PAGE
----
United States District Court, M.D. North Carolina
JAMES R. SCHMIERER, Plaintiff,
ANDREW M. SAUL, Commissioner of Social Security,  Defendant.
MEMORANDUM OPINION AND RECOMMENDATION OF UNITED
STATES MAGISTRATE JUDGE
PATRICK AULD, UNITED STATES MAGISTRATE JUDGE
James R. Schmierer, brought this action pro se pursuant to
the Social Security Act (the “Act”) to obtain
judicial review of a final decision of Defendant, the
Commissioner of Social Security, denying Plaintiff's
claim for Disability Insurance Benefits (“DIB”).
(Docket Entry 1.) Defendant has filed the certified
administrative record (Docket Entry 14 (cited herein as
“Tr.__”)), and both parties have moved for
judgment (Docket Entries 16, 23; see also Docket Entry 24
(Defendant's Memorandum), Docket Entry 26
(Plaintiff's Reply)). For the reasons that follow, the
Court should enter judgment for Defendant.
applied for DIB, alleging a disability onset date of April 1,
2011. (Tr. 238-39.) Upon denial of that application initially
(Tr. 84-103, 126-29) and on reconsideration (Tr. 104-25,
134-41), Plaintiff requested a hearing de novo before an
Administrative Law Judge (“ALJ”) (Tr. 142-43,
309). Plaintiff and his attorney attended the hearing (Tr.
40-82), after which the ALJ received the vocational
expert's (“VE's”) written responses to
interrogatories from the ALJ and Plaintiff's counsel (Tr.
355-80). The ALJ subsequently ruled that Plaintiff did not
qualify as disabled under the Act. (Tr. 16-32). The Appeals
Council thereafter denied Plaintiff's request for review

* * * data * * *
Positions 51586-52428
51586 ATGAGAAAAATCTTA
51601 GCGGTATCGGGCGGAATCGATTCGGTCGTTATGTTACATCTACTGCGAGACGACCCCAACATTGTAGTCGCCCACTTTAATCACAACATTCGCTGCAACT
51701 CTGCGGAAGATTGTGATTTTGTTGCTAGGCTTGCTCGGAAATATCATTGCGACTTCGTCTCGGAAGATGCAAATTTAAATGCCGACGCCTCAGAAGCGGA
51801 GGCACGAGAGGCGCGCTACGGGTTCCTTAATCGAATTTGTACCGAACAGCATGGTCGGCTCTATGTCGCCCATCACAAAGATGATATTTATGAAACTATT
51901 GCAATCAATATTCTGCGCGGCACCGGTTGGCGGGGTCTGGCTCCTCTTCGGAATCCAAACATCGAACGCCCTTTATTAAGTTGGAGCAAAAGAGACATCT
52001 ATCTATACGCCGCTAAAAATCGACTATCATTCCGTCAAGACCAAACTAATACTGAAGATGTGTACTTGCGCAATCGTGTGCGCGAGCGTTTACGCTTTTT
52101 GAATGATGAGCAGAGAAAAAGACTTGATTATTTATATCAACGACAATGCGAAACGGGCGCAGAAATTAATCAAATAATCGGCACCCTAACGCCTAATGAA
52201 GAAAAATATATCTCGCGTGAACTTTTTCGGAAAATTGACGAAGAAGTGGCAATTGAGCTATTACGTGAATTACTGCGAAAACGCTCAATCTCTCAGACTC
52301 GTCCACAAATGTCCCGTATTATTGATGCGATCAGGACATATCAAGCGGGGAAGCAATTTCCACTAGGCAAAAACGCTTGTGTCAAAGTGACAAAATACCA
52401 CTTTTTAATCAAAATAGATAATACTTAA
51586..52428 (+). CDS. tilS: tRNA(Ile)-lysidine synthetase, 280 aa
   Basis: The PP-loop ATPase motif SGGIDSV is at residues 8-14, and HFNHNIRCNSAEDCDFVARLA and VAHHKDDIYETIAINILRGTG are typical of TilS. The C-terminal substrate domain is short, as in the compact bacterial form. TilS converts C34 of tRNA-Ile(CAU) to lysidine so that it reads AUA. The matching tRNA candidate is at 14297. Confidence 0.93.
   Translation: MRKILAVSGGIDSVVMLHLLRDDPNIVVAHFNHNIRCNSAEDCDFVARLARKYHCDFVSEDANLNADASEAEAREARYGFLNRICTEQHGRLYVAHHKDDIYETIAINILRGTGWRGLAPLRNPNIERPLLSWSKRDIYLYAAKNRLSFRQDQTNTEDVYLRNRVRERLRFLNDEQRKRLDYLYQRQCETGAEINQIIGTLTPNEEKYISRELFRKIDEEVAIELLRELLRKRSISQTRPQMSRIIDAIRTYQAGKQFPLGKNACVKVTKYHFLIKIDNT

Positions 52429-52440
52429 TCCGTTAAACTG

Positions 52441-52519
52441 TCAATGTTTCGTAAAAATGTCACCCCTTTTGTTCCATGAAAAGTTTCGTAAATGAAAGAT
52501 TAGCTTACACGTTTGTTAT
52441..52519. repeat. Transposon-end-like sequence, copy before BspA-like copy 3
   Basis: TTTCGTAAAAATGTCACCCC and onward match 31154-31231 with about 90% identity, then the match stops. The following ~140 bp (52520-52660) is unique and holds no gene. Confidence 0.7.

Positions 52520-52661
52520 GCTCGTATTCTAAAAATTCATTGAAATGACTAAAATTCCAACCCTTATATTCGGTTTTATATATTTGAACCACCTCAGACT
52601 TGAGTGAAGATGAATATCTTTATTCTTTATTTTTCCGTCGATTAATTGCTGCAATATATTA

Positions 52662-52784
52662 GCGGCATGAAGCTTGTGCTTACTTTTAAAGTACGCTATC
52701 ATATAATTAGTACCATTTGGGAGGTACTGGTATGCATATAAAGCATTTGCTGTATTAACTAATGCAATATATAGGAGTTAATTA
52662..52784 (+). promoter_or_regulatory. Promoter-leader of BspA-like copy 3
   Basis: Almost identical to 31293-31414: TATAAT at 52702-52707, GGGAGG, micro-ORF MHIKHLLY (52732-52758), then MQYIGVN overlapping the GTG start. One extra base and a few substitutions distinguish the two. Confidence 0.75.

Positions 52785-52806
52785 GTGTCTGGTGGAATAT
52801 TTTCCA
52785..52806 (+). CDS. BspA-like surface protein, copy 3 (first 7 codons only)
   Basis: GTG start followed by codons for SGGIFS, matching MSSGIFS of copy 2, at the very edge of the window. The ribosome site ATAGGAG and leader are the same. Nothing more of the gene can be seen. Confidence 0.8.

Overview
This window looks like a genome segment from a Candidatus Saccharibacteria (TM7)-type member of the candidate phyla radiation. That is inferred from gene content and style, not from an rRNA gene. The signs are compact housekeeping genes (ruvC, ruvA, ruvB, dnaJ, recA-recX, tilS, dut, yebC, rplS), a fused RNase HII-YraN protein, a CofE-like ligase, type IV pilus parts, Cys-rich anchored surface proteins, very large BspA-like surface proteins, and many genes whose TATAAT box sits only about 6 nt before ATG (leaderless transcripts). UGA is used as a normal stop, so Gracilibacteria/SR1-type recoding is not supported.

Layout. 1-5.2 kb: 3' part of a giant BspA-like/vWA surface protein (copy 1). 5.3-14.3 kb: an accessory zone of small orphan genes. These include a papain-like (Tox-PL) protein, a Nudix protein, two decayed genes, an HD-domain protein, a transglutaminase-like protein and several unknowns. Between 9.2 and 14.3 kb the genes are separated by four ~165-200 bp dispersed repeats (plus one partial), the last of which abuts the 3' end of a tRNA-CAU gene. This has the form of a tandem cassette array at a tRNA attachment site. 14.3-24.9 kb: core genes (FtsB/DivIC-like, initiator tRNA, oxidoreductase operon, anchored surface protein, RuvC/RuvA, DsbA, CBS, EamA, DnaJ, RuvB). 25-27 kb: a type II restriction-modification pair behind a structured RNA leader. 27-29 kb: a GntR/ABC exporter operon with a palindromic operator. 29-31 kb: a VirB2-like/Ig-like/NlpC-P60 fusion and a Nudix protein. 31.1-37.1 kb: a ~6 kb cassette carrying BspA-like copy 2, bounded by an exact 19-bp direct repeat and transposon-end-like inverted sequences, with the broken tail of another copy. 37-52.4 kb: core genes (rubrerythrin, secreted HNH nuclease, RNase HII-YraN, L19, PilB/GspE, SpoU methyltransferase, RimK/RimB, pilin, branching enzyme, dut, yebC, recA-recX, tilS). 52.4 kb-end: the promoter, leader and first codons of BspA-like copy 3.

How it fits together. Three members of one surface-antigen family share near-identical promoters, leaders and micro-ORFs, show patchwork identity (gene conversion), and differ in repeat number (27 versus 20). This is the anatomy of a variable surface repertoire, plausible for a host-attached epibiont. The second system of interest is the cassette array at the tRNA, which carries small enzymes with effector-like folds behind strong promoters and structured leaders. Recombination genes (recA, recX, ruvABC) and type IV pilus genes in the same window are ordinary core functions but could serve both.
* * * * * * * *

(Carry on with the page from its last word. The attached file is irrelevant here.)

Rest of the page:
(Tr. 1-5, 15, 217-18), thereby making the ALJ's ruling
the Commissioner's final decision for purposes of
rendering that decision, the ALJ made the following findings:
1. [Plaintiff] last met the insured status requirements of
the . . . Act on December 31, 2016.
2. [Plaintiff] did not engage in substantial gainful activity
during the period from his alleged onset date of April 1,
2011 through his date last insured of December 31, 2016.
3. Through the date last insured, [Plaintiff] had the
following severe impairments: osteoarthritis in the bilateral
knees; lumbar degenerative disc disease; insomnia;
post-traumatic stress disorder; and adjustment disorder with
depression and anxiety.
. . .
4. Through the date last insured, [Plaintiff] did not have an
impairment or combination of impairments that met or
medically equaled the severity of one of the listed
impairments in 20 CFR Part 404, Subpart P, Appendix 1.
. . .
5. . . . [T]hrough the date last insured, [Plaintiff] had the
residual functional capacity to perform light work . . . with
the following limitations: he was incapable of climbing